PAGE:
Freeze-Framer is being used in 200 schools to help students overcome test anxiety. Carmel High School teacher Diana Govan taught HeartMath's de-stressing technique before the computerized version was developed. She prefers the high-tech version because it provides accurate quality control: "It is so much more powerful to use the software because the students get immediate feedback." Preliminary results in the schools are so promising that the federal government has awarded HeartMath $1.7 million in grants to study the technique's impact on students and teachers.

Science or Witchcraft?

New research also supports the rationale for another form of biofeedback that monitors brain activity. State-of-the-art brain imaging has found that the adult brain is "plastic" – i.e., capable of generating new cells and new connections among those cells. The new science is no surprise for proponents of brain biofeedback, which is commonly called neurofeedback. Its researchers have claimed that altering the brain's electrical patterns (categorized from slowest to fastest as delta, theta, alpha, beta, and gamma waves) can help treat conditions as varied as attention deficit disorder (ADD), depression, epilepsy, and migraine headaches.

There have been so many anecdotal reports of cures that San Jose psychologist Colin Wright once put neurofeedback in the same category as copper bracelets: "I thought it was witchcraft. It meets all of the criteria for quackery. It claims to work for everything and also claims that it does no harm." But Wright was won over by his success in using biofeedback to treat his ADD patients. He has also become convinced that neurofeedback produces minimal side effects: "The brain is pretty good at protecting itself. It just isn't going to allow you to blunder into a bad circumstance."

Jay Gunkelman, longtime neurofeedback entrepreneur and executive vice president of Burbank-based Q-Metrx, says there is solid research to support neurofeedback for the treatment of epilepsy and ADD, but there is not enough quality research to back up its use for most other disorders. "People are making claims well beyond the research," says Gunkelman, who believes that patients should be informed when the treatments are experimental.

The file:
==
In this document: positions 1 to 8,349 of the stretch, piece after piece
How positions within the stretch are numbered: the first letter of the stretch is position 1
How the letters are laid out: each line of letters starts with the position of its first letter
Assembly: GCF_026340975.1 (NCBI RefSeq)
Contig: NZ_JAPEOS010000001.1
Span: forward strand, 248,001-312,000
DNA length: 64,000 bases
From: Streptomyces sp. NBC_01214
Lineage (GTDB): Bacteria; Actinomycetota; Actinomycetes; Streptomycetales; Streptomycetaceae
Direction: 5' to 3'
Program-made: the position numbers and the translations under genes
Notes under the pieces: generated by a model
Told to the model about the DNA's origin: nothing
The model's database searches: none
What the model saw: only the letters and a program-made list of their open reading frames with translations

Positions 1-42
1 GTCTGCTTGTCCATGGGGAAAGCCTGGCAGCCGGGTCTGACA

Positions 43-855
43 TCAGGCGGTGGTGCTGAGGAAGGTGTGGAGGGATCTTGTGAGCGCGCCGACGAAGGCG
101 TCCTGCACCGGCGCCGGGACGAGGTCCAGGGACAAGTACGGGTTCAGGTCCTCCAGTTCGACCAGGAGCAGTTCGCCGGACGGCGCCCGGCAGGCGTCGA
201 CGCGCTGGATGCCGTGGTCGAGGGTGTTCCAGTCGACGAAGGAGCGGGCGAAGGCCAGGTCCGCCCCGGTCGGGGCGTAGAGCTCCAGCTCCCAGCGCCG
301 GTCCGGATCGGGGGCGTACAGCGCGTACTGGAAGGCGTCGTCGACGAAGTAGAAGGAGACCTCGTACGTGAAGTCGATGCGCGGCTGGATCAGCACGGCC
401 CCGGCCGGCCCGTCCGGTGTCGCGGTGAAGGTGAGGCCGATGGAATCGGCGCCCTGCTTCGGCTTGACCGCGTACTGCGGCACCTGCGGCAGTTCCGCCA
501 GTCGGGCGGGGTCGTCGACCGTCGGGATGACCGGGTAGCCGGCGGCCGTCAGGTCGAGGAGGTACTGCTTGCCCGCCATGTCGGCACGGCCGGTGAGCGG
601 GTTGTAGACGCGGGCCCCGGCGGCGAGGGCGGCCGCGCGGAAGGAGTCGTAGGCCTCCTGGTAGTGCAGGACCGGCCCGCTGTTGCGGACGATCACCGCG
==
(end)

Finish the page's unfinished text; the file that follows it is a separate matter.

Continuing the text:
In a typical neurofeedback session, the patient sits in a comfortable chair with electronic sensors attached to the scalp. The sensors, which read the electrical activity of the brain, are hooked up to a computer. The computer amplifies, analyzes and translates the electrical activity into displays such as multicolored graphs, video games or sounds. It's the therapist's job to program the games so that the desired brain waves are rewarded.

Therapists, for example, often determine that their ADD patients exhibit too many slower brain waves (alpha/theta) in the frontal lobe of the brain and not enough faster (beta) waves associated with concentration. Their treatment includes programming the games to reward the production of beta waves. These patients make progress with the computer game only when they shift to a mental state conducive to concentration and homework.

While it may look to the observer as if the patient is just sitting in a chair doing nothing, Cynthia Kerson of Marin Biofeedback explains: "It is a very tangible experience. You let the computer talk to you. You just need to be present." And Gunkelman observes that once the brain learns to master the shift, it doesn't forget: "It's like riding a bicycle. You may wiggle a little bit when you get back on after not riding for a while, but you still know how. It is a skill that you have learned, as opposed to something that's been done to you."